In the animal kingdom, certain behavior does not need to be learned – for example most animals will automatically run away from the sound of a rattlesnake’s rattle, even if they had  never encountered one before. Animals at a waterhole know which approaching sounds are benign and which indicate a predator’s approach. These behaviors are known as instinct.

Other fear/flight behaviors are learned –  “once bitten, twice shy.”  In this blog I have told you the genesis of my fear of flying insects  and my several attempts at facing this demon – sometimes succeeding, sometimes


Do humans also have instinctual fears?  Why is it that so many people are afraid of snakes, spiders, crocodiles/alligators.  Numerous studies – evolutionary and  psychological have suggested that many fears are shared by all mammals, dating back to a time when they had to survive and breed in dangerous places that housed these and other predatory species. For example, both snakes and spiders were known to have killed simians over 20 million years ago in what are now African jungles.  Crocs still kill unwary chimpanzees today.

If that is the case  why do only some of us retain these fears?  Why do others not only like these creatures but also search for the on the edge of fear experience?  There is a simple explanation that this depends on particular personality traits.  There are the adventure seekers who need a lot of stimulation and those called “neophobes” who fear anything new.

I suppose I fit somewhere in between those two personality classifications.  I do enjoy going out of my comfort zone to a certain degree as you have read here, here and here .  Most of the time it is a personal decision to push myself. Once in a while though, I am kind of forced into it.

One of my phobias that I don’t believe I have yet mentioned is my fear of simians:

From Wikipedia:

Pithecophobia was first coined by William K. Gregory in a 1927 issue of Science magazine’s letters section. He described it as “… a new kind of phobia which is now widely prevalent among the American public … pithecophobia, or the dread of apes –

While I am somewhat mollified to learn that I am not the only one with this fear, I have not yet figured out where it came from.  I haven’t read any research on proto-humans or humans being constantly attacked by simians in evolutionary  history so I don’t think it is instinctual.  I have never been personally accosted by one either.   In fact I have, for as long as I can remember gone out of my way to avoid them.  During my career as an advertising executive, for example we often were given presentations of potential television programs that included animals.  Most of these I thoroughly enjoyed.  However, when someone (yes even Jim Fowler of “Wild Kingdom” fame) arrived with a chimp or orangutan, I fled to my office and locked the door.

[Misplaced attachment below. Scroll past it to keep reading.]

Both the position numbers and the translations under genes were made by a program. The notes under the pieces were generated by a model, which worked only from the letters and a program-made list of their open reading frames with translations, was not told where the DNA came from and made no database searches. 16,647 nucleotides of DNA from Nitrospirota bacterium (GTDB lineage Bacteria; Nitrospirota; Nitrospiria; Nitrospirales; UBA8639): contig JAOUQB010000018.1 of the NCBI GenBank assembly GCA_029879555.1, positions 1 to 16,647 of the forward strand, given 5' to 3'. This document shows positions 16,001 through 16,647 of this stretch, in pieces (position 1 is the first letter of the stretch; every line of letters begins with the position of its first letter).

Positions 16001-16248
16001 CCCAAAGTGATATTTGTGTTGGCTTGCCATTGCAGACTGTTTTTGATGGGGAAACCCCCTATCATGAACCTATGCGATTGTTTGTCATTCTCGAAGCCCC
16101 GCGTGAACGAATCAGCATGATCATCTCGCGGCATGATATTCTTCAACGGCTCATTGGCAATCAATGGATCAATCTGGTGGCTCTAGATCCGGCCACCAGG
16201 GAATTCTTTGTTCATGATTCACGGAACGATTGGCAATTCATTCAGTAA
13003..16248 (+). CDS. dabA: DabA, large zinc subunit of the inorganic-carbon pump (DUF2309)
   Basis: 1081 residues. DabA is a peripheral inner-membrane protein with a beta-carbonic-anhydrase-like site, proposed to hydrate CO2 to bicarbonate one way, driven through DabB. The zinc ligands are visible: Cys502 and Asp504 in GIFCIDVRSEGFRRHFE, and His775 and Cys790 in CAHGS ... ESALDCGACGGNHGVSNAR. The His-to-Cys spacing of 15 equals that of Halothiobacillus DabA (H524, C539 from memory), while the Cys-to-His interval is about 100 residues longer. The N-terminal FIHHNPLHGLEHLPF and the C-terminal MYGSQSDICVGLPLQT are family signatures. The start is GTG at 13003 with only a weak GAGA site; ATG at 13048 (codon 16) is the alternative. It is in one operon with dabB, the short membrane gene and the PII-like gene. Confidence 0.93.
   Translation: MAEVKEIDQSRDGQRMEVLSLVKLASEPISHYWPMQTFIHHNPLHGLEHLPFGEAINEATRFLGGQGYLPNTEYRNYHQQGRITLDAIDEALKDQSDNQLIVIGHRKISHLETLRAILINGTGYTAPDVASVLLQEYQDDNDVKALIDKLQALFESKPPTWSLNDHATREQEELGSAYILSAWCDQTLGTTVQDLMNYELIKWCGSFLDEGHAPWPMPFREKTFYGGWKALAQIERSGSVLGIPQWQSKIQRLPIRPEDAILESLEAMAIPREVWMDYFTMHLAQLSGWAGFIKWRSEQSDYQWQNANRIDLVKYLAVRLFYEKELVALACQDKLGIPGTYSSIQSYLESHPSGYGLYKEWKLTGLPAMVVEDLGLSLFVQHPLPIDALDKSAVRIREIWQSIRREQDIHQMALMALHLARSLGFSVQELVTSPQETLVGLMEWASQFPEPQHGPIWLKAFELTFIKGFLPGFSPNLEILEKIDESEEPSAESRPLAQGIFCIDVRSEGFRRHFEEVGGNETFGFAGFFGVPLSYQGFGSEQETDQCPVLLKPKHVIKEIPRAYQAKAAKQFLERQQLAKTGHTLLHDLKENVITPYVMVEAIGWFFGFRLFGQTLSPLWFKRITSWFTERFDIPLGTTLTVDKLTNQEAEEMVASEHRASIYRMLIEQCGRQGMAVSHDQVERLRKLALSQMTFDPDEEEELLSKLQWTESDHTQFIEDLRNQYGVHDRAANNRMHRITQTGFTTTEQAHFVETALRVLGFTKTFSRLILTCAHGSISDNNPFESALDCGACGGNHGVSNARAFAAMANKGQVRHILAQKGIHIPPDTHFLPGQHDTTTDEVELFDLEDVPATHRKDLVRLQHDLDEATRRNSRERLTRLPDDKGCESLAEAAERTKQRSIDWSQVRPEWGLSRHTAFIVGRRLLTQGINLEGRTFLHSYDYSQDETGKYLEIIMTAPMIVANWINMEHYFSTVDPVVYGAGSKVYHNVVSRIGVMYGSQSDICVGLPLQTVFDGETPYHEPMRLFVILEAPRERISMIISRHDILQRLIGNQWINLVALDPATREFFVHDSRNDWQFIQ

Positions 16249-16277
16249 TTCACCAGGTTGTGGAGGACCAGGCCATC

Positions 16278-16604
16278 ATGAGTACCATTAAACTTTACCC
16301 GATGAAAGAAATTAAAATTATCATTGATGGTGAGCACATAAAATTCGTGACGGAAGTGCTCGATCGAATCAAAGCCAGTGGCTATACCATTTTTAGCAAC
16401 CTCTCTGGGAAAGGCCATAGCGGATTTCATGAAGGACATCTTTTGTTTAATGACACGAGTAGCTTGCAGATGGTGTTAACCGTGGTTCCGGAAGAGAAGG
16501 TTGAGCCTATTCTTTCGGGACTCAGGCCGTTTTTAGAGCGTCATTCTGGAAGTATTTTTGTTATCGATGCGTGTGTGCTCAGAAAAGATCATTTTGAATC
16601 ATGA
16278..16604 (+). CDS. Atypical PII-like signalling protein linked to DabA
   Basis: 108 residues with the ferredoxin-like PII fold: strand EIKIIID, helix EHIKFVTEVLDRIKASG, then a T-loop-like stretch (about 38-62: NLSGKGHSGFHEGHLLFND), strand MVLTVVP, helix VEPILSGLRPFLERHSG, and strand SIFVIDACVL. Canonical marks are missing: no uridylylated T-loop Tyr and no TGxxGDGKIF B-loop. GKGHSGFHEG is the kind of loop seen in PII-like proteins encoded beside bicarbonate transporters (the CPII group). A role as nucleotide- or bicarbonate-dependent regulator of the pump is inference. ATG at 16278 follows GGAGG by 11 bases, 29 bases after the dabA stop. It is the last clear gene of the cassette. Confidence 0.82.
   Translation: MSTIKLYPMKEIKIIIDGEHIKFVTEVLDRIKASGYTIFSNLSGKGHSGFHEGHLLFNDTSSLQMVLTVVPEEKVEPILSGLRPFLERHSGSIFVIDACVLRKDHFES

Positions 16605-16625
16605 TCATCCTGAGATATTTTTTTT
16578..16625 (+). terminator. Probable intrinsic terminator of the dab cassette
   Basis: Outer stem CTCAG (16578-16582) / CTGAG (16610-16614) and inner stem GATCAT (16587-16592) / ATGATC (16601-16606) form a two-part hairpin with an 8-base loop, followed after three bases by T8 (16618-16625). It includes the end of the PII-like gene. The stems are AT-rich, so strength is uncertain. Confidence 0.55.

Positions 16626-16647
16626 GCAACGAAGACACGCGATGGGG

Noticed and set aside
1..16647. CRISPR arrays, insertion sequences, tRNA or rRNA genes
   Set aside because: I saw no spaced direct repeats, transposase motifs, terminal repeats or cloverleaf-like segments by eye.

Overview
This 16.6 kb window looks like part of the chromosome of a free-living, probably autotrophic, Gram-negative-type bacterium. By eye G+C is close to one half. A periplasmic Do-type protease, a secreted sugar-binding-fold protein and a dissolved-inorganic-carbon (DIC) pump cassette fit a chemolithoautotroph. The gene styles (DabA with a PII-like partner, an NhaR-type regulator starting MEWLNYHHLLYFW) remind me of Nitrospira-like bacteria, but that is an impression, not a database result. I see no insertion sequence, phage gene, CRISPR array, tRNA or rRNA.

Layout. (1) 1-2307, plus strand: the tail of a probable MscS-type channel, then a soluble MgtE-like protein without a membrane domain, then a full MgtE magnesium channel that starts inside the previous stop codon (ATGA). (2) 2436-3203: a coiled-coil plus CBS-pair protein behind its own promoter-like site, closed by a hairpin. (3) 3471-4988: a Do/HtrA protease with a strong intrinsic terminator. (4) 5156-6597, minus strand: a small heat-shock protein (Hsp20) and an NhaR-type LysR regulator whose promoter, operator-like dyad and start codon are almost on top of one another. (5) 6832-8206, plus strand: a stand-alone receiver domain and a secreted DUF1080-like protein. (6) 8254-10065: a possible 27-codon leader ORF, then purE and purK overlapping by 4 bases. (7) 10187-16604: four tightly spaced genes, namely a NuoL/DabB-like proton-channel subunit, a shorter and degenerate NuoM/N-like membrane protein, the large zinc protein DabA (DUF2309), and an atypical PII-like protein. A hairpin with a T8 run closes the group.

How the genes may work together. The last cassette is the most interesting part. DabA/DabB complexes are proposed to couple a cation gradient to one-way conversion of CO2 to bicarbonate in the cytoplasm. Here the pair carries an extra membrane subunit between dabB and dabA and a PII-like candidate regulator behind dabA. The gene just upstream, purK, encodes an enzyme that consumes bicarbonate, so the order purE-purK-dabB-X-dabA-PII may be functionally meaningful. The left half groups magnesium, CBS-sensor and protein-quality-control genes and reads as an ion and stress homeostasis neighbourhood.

Then came an offer I could not refuse. It started innocently with an invitation to watch the filming of a Mark  Burnett pre-cursor to the reality show “Survivor.”  It was called “Eco-Challenge” The contestants were men/women teams of world-wide über athletes who were to participate in a series of extremely grueling land and water races for 24 straight hours over a 300-mile course, including  hiking,  whitewater canoeing, horseback riding, sea kayaking, scuba diving, mountain climbing and biking.  The place?  Sabah, Malaysia.

In addition to watching the race I also had a chock-full itinerary of activities:  off-road riding in a 4WD truck, jungle river cruising, canopy climbing and zip-lining in the rainforest, white water rafting, visiting sacred shrines and cultural villages.

Then there was the Sepilok Orangutan Rehabilitation Center. This sanctuary enables visitors to come into close contact with the orangutans and watch then as they learn to fend for themselves in the wild.  As they are learning, they are also given some help in twice daily feedings of bananas and milk on a platform set in the jungle.

The platform was set aways back and watching the orangutans swing in through the forest from our vantage point on a walkway was fascinating (this was before getting serious about photography so pics were taken with a point and shoot camera without zoom):


Mama and baby swooping in for a meal:



There were also many others lounging or playing in nearby trees:

IMG_0245 \IMG_0244


Easy peasy?  Did you notice the phrase “This sanctuary enables visitors to come into close contact with the orangutan” above?  If this was the extent of the view, that would have been fine.  However when I first read the itinerary and saw the word “close” I went into a panic.  These orangutans roam free – they can go ANYWHERE they want.


Okay, I thought – I can protect myself from being touched by these creatures and proceeded to dress accordingly – long pants, shirt, sweatshirt with hood, hat and bicycle gloves.  There! my skin is covered.

Did I mention that this is Malaysia?  In the jungle the heat and humidity are both around 100 degrees. Within minutes of entering the facility my body started to heat up, my face turned red and sweat started pouring down.

So, there was a decision to be made.  Do nothing and pass out and have to be carried out or… strip off gloves and sweatshirt and face my fear. And I did:


Notice that woman laughing in the background?  She obviously had no sympathy for the terror in my eyes.  So much for relying on the kindness of strangers.



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